First, we stress that Tortora did not deal with a superseding indictment, but with the government's issuance of a first indictment. Tortora, then, holds only that when the government initiates new criminal proceedings against a defendant, the defendant must be arraigned and must plead in open court in accord with rule 43(a) to ensure that the defendant knows the proceedings have begun against him and also knows the nature of those proceedings. Accord United States v. Christopher, 700 F.2d 1253, 1261-62 (9th Cir.), cert. denied, 461 U.S. 960, 103 S. Ct. 2436, 77 L. Ed. 2d 1321 (1983); United States v. Diacolios, No. 84 Cr. 436-CSH (S.D.N.Y. Sept. 9, 1986) (Available on LEXIS, Genfed Library, Dist File) (Available on WESTLAW, Federal Database, 1986 WL 10294); see also 8B J. Moore, Moore's Federal Practice p 43.02, at 43-13 (2d ed. 1989) ("In felony cases, the defendant's presence at arraignment [and] at the time of plea * * * is mandatory."). A defendant's knowledge that particular proceedings have begun is so critical that we will not permit trial in absentia based on fine calculations of what the defendant knew, what he might have known, or what he should have known. Instead, we insist, as in Tortora, on a per se rule that requires an arraignment.
This per se rule of arraignment also applies in the superseding indictment context, at least where it serves the same function we held critical in Tortora: notifying a defendant that particular proceedings have been initiated against him. Thus, when a superseding indictment is sufficiently different from a prior indictment on which the defendant has been arraigned that it is tantamount to the initiation of "new" criminal proceedings against the defendant, and the prior arraignment cannot reasonably be said to have apprised the defendant of the current proceedings, the government may not proceed in absentia on the superseding indictment unless the defendant has been arraigned on the superseder. Cf. United States v. Londono, 659 F. Supp. 984, 987 (E.D.N.Y. 1987) (arraignment not prerequisite to trial in absentia on superseding indictment where defendant had been arraigned on prior indictment because, though superseding indictment added new charges, it constricted scope of conspiracy). In such a situation, only arraignment ensures the defendant has been apprised of the current criminal proceeding against him.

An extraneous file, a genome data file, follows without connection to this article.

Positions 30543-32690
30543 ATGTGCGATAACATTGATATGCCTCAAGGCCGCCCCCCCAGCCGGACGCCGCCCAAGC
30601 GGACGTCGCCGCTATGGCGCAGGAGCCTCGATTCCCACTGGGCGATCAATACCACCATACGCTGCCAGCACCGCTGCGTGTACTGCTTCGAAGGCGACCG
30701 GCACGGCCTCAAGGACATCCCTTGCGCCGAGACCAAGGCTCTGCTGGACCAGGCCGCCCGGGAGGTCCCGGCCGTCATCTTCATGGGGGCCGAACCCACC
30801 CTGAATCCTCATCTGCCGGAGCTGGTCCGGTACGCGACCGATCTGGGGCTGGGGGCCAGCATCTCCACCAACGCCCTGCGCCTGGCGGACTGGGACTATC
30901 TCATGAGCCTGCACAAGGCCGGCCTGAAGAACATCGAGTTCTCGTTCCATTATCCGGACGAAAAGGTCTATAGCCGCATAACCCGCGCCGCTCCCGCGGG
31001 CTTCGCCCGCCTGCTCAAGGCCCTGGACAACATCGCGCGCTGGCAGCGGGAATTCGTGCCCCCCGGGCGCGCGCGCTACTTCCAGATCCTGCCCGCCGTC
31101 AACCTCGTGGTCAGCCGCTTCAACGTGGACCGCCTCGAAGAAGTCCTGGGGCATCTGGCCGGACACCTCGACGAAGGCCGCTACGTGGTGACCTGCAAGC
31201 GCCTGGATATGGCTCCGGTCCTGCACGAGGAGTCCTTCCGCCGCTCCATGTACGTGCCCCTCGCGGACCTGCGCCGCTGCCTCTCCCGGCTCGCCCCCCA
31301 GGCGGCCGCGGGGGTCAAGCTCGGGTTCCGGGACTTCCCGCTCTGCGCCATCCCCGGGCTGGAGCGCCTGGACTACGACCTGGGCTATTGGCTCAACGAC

In this case, Rollack was arraigned on the 4S indictment as a one-time heroin distributor, a narcotics conspirator, and a narcotics racketeer, based on a single distribution of heroin in July 1983 in Manhattan. The 12S indictment, by contrast, based in large part on the vastly expanded evidence the government gained after enterprise-chief Jackson began cooperating, broadened the conspiracy in which Rollack was charged to include not only those conspirators involved in distribution of heroin, but also those responsible for supplying the heroin. It also named Rollack for the first time in a predicate act alleging murder and conspiracy to commit the Bannister murder.
The addition of the murder predicate linking Rollack for the first time with participation in the murder and with the violence used to protect the racketeering enterprise, combined with the substantially broadened scope of the enterprise, rendered the 12S indictment sufficiently different from the 4S that arraignment on the 12S indictment was required before Rollack could be tried in absentia. In this context, only arraignment could ensure that Rollack had notice of the proceedings and that any waiver was "knowing".